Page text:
What it does:
The project consists of software and hardware. The software side is a webpage, cleverly named "IsMyRefrigeratorRunning.com", that allows a user to view a map of their area and whether or not there are any power outages. The map displays green icons on homes that have power, and red icons on homes that don’t. Only homes using the device will actually have a pin on the map.
The hardware side is a simple device – a Particle Electron 3G IoT board. The Electron is a neat device that can communicate over a cellular network with battery power, but it can also be plugged into the wall. Here’s how it works for our case:
The Electron is plugged into an outlet and a small battery at your home. If the power goes out, the outlet now fails to power the device, and it switches to battery powered operation. The software detects this change in power, waits 10 seconds to ensure that it was an actual failure, and then sends a text to the homeowner that their power is out.
Additionally, if the homeowner is willing, data will be sent to a database that stores the timestamp, device id, and location of an outage. It’s this database that feeds the website and displays power outages on the map.
Similarly, when power is restored to a home, the device will immediately detect a USB power source, and will then text the homeowner that power is back (after 10 seconds). Again, if the homeowner is willing, data can be sent to the database that power has been restored.
How we built it:
Dalton took the reigns on creating a skeleton website that features pretty much everything we would need. A page to display a map of the outages, and the ability to click on certain "devices" that you own to see where they show up on the map. The idea is that homeowners might also install some of these simple devices at a camp or vacation home, allowing them to get real-time updates about power outages, even if they’re hours away.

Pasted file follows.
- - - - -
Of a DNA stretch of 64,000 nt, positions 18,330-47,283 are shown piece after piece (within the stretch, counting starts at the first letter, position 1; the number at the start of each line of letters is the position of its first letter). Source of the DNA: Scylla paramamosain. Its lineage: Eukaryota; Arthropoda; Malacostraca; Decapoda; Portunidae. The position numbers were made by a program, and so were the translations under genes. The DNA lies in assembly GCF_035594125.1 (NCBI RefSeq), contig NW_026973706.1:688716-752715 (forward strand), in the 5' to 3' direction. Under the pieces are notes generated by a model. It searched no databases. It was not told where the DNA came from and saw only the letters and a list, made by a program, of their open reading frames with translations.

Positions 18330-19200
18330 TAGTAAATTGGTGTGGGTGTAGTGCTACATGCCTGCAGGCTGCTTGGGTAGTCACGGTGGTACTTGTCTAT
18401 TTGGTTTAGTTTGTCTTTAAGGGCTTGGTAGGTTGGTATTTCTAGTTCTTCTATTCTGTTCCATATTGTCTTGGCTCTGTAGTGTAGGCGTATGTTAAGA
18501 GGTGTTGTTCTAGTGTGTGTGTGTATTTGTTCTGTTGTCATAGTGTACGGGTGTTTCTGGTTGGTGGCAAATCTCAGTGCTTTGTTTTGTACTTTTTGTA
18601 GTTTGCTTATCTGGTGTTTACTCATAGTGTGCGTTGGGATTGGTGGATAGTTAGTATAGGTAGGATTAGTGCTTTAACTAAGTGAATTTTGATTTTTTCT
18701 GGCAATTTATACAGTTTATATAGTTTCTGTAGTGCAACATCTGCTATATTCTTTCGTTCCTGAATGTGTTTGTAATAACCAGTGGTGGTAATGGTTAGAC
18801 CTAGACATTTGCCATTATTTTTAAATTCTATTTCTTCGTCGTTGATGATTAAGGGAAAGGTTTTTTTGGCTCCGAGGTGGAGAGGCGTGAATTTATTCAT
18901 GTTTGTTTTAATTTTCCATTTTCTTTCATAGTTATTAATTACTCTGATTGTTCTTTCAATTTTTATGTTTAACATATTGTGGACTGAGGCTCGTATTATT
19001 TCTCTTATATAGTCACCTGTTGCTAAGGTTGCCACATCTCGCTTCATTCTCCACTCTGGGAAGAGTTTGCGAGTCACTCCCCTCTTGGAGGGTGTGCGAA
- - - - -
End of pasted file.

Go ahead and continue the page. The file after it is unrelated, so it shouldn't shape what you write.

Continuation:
Nic provided the hardware and constructed a simple prototype, using LEDs to indicate power/no power. Additionally, he wrote the initial test code for the project.
Particle Electrons can be very finicky. Unfortunately, during our time at HackAE, we were unable to get the device to flash properly due to connectivity issues. However, given more time, we are confident we could get our starter code to work and produce a solid prototype experience.
Additionally, after registering our domain name, we wanted to be able to host our site using AWS. Unfortunately, we were unable to get access to the free services within the time frame of the competition, which was a bit frustrating.
We are proud of our idea and how it was inspired by a recent widespread outage (the largest outage in Maine history – we didn’t have classes for two days!). We feel this is a low-cost and consumer-friendly solution that could benefit homeowners and power companies by providing accurate and fast data to deal with outages.
Additionally, we made a sweet video of our time here, which you can view here: https://www.facebook.com/pg/EClubUMaine/videos/
What we learned:
Unexpected challenges such as flashing a simple development board can really halt a project! We anticipated that we would be able to get much further along with this project fairly quickly, but unfortunately ran into some lame technical issues.
Well we’d actually like to finish this thing! So we’ll keep trying to get some prototyping completed when we return to UMaine, and hopefully we can move the project toward completion. If you feel like checking in on the progress, this is where we’ll be hosting it: https://github.com/SpudNiche/ismyrefrigeratorrunning
Particle Electron, HTML, IFTTT, Google Maps